As the weather grows colder here in Chicago, we are constantly dreaming of our next getaway. One classic that captures our wanderlust is Audrey Hepburn’s “Roman Holiday.” Unfortunately, Rome is a little far, but luckily, we had the opportunity this month to watch the treatment of a Greco-Roman painting instead.
We are continuing our Pigment of the Month series with another autumn-appropriate color, a rich brown called Sienna. This natural pigment is one that dates back millennia when it was used in some of the first known cave paintings. Sienna is made from clay composed of iron oxide and manganese oxide, two minerals that are common in soil. In fact, Sienna gets its name from the Italian ‘terra di Siena,’ meaning “earth of Siena.” Siena, a small city in the region of Italy known as Tuscany, also used to manufacture the pigment. Other names to which this pigment is referred are terra rossa (red earth) or terra gialla (yellow earth).
This month at The Conservation Center, we were inspired by the marvelous hues of autumn, as our hometown of Chicago is being swiftly engulfed by red, orange, and yellow leaves. So we decided to revive our Pigment of the Month segment. For the month of October, we chose a beautiful and historically fascinating yellow pigment- perfect for fall- with a very interesting story behind it.
In 2016, The Center had the pleasure of working on a personal piece for Kerry James Marshall titled Cleanliness Is Next to Godliness and we were very honored when the artist gave us the opportunity to work on another piece from his personal collection. “Ipso Facto” is a painting executed on two plywood panels joined together with batons and screws. The diptych is primed and painted with what appears to be moderately applied acrylic. Both panels depict a figure’s rear. The left panel is painted in white, with various colors playfully peeking through the brush strokes, and the other is painted in black surrounded by small white flowers with intimate red and green details. The piece is unvarnished and while unsigned, the painting is characteristic of Marshall’s work.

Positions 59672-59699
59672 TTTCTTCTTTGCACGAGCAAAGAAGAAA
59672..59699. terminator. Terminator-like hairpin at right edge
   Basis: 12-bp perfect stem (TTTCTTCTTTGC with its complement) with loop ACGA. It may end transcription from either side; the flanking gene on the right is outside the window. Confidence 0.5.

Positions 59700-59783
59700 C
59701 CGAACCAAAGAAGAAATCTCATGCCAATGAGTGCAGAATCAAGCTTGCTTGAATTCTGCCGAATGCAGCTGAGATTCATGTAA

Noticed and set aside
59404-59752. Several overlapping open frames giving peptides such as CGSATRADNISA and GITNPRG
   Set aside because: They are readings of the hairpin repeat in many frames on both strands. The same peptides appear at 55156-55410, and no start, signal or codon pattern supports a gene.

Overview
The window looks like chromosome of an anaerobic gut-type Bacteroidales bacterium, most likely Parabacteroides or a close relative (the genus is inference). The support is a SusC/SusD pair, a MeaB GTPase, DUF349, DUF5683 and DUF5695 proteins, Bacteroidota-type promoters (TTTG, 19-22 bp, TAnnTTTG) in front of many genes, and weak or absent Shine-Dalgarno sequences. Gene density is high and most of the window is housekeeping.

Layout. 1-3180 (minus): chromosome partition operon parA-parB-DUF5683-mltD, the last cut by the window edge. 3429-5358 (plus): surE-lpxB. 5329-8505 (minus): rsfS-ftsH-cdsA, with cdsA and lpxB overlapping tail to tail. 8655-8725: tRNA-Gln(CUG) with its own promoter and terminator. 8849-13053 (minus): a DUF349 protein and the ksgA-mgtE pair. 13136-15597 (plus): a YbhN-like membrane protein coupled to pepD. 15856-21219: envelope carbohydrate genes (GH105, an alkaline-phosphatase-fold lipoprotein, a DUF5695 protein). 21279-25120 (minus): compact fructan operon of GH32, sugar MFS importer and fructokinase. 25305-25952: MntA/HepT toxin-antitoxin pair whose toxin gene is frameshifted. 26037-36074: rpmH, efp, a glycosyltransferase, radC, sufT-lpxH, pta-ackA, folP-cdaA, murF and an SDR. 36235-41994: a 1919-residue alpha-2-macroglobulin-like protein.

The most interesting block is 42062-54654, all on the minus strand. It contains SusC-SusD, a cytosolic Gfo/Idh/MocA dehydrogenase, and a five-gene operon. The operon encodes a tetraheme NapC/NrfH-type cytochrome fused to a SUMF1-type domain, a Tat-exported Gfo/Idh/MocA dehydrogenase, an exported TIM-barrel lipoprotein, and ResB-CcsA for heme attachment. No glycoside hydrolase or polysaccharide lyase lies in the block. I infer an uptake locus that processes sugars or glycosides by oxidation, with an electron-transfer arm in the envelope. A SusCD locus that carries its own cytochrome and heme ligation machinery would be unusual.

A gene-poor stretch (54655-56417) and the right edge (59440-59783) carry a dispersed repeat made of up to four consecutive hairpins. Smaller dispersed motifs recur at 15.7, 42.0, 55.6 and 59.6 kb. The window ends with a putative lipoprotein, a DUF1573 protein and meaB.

Commonly referred to as “Mr. Chicago” by his friends, Ed Paschke is one of the Windy City’s most celebrated artists. Born and raised in Chicago, Paschke earned his BFA from the School of the Art Institute of Chicago in 1961, and after traveling to Mexico, Europe, and New York, returned to SAIC for his MFA in 1970. Some of Paschke’s earliest artistic influences were the animations of Walt Disney, as well as the colorful caricatures the artist’s father drew on the letters he sent home from Europe during WWII.
Though Roger Brown was born in Alabama and split his time between homes in Chicago, Michigan, and California, the Windy City always held a special place in his heart. Brown moved to Chicago in 1962 to attend the American Academy of Art, where he completed a commercial design program. Brown then enrolled at the School of the Art Institute of Chicago, where he received his BFA in 1968 and MFA in 1970. During this time, Brown and his colleagues (many of whom would become part of the group known as the Chicago Imagists) began to nurture an appreciation for self-taught artists, seeing them not as “outsider” artists, but as worthy of respect and inclusion into the mainstream art world. This, coupled with his travels throughout the United States, Africa, Europe, and Russia, had a profound influence on Brown’s art. Though his works are often bright and simple in composition, the artist’s practice frequently presents a darkly satirical view of contemporary life and American culture.
As a Chicago-based company, it’s always a treat when pieces come to us with a bit of local art history. Recently, we had the opportunity to restore a large painting by James Allen St. John, a Chicago artist who is most commonly known for his illustrations of the popular Edgar Rice Burroughs "Tarzan" series.
As the skies clear up and bright summer days begin, we felt it was only fitting to feature a landscape that recently underwent a similar experience. When the painting first came to The Center, our conservators quickly noted that the varnish layer had discolored, and the piece would likely brighten significantly if the varnish was removed.
The face of our first president, George Washington, has become familiar due to the immortalizing portrait of him painted by Gilbert Stuart in the mid-18th century. What isn’t familiar is the name Jane Stuart, Gilbert’s daughter, who was a painter herself. Although she created her own compositions and even held her own studio in Boston in the mid-19th century, Jane is best known for the meticulous copies made of her father’s work in an attempt to help keep his legacy alive. Recently, one of Jane's copies came through The Center’s doors with a substantial round tear below the portrait's left eye.